Admission to the game is free, with concessions, raffles and players soliciting funds through “bases for bucks” to raise money. Train rides from Westbrook Lane depart every hour from 1 to 4 p.m., and anyone wearing a baseball hat will get $1 off their train fare. And Mayor Sottile is going to be the umpire! “We needed somebody with a big voice, somebody that we could yell at, and he was up for it,” says Joe Baganz of the Washington Guards (also proprietor of the famous deli on South Manor Drive).
Vintage baseball hearkens back to the game’s origination when pitches were strictly underhand, and players didn’t wear protective gloves to catch a “lemon peel” stitched ball whacked by a large milled-hickory bat. Baganz explains the differences in the game: “The ball has a little bounce and a lotta hurt. Instead of a pitching mound there’s a box, fair/foul balls are called differently and pop flies you can catch on one bounce.” There are no strikes or balls, but according to Baganz, “You pretty much hit it – it’s hard to miss.”
He describes how baseball started on the East Coast and became popular during the Civil War. There are stories about games breaking out between Rebel and Union soldiers during lulls in battle, and Baganz mentions a game lasting three days before a left fielder was ambushed and the serious fighting resumed. He says that Kingston had organized teams as early as the 1870s. “I took the name [of our team] from an actual troop headed by General Sharpe, who built the monument at the Old Dutch Church to honor his boys. In fact, his house was where the Governor Clinton Hotel stands, and [Herzog’s] baseball field was actually a part of his property.”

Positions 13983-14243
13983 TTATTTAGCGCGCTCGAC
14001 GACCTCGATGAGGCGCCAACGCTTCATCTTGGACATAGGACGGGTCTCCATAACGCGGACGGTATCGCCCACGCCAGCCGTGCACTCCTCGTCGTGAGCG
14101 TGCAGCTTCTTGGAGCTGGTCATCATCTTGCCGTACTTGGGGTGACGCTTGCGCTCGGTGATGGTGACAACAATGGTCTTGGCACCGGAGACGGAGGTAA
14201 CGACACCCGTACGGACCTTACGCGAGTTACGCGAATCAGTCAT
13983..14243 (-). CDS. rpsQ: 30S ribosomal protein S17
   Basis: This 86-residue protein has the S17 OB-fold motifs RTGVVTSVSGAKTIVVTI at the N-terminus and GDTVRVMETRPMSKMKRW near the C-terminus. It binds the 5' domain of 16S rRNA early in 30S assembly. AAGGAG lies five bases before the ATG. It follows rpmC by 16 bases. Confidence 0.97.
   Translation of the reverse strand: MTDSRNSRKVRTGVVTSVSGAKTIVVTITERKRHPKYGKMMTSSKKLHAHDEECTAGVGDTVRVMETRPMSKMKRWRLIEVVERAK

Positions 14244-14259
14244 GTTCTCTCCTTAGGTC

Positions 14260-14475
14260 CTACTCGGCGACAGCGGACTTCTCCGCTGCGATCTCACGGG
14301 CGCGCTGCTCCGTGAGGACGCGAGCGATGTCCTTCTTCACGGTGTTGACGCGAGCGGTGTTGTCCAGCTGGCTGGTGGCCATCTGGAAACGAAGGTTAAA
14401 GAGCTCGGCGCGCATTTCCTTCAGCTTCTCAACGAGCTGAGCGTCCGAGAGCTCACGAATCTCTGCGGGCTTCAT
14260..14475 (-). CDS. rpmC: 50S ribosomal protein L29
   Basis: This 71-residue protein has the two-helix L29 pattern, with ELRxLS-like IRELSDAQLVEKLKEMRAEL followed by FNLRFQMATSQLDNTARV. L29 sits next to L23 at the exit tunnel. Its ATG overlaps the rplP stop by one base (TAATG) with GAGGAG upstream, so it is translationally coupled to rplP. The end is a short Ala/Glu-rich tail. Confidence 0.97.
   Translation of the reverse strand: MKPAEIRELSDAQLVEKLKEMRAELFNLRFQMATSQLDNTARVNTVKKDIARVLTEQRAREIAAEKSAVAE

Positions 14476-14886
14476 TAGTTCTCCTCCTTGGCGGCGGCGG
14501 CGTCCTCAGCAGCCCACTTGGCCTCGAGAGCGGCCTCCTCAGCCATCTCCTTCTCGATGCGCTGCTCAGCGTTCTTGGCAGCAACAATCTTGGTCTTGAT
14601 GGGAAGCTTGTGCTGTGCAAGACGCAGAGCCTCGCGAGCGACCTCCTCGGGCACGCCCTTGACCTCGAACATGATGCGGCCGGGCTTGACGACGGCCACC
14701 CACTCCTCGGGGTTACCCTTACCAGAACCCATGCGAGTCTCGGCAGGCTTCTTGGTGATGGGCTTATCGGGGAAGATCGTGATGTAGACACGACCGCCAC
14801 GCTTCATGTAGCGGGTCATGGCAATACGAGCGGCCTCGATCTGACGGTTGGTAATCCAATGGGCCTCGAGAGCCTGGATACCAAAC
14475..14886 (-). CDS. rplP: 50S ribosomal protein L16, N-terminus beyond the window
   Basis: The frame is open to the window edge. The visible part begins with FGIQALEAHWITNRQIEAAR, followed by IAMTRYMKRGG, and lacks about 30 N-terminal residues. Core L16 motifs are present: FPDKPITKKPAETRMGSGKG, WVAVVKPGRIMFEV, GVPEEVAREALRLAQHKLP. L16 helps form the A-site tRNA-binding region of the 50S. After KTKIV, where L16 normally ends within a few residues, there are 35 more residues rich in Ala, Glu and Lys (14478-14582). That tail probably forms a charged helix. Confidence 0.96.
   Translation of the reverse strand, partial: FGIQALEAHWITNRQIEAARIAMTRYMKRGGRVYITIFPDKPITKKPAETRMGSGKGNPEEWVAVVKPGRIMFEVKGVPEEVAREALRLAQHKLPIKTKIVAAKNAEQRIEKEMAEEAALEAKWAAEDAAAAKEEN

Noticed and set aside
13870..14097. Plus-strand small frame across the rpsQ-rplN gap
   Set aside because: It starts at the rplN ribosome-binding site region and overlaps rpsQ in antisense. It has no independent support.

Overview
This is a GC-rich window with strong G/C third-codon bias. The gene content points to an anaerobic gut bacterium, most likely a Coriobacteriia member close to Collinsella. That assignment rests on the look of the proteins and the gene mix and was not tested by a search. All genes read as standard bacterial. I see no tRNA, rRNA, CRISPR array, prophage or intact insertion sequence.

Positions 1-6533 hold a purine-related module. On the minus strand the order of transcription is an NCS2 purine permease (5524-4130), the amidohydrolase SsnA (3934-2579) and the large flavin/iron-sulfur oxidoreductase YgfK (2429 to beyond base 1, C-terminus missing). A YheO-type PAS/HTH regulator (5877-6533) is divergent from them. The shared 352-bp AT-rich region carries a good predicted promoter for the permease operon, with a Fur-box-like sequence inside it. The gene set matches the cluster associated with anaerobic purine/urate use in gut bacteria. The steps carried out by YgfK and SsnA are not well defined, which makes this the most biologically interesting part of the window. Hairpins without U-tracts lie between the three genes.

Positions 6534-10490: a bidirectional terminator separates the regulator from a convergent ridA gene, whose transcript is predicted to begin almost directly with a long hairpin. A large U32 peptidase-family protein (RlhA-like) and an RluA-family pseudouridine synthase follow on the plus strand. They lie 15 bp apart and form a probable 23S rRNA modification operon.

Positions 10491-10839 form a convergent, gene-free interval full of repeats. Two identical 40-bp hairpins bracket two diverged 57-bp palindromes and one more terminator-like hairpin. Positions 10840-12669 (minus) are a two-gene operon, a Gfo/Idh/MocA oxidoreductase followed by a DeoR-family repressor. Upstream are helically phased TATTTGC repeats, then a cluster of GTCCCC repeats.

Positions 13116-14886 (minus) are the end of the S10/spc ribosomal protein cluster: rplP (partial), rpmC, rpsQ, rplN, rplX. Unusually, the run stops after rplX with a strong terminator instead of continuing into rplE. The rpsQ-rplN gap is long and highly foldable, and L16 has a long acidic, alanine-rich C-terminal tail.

Angels in the Outfield have been raising funds for Relay for Life for 15 years, reaching goals of thousands of dollars per year. Joe Beez Deli is active in the community donating time, money and food to various events, and will celebrate its tenth anniversary in March of 2011. “We want to close down the street, get some music going, hold some sandwich competitions,” says Baganz.
With a broad clientele of blue- and white-collar workers, students and families, the Deli has become a favorite – if not downright funky – eatery in Kingston. And the Washington Guards team reflects that same spirit. Coached by Steve Maden and managed by Charlie Moore, the team includes Paul Gallo, Steve McCardle, Rich VanKleeck, Kris VanKleeck, Tom Keegan, Jay Scanlon, Greg Gattine, Joe Biechert, Greg Maden, Nick Warren, Quinn Baganz, Cliff Tremper, Dan Schermerhorn, John Stote and Joe Baganz.
Games start at 11 a.m. and 3 p.m. See Kingston Washington Guards Vintage Baseball Club on FaceBook and check out Joe’s website at www.joebeez.com. Call (845) 334-9501 for details about the event. Catskill Mountain Railroad fare is $6 for adults, $4 for children; call (845) 688-7400 or visit www.catskillmtrailroad.com for more information.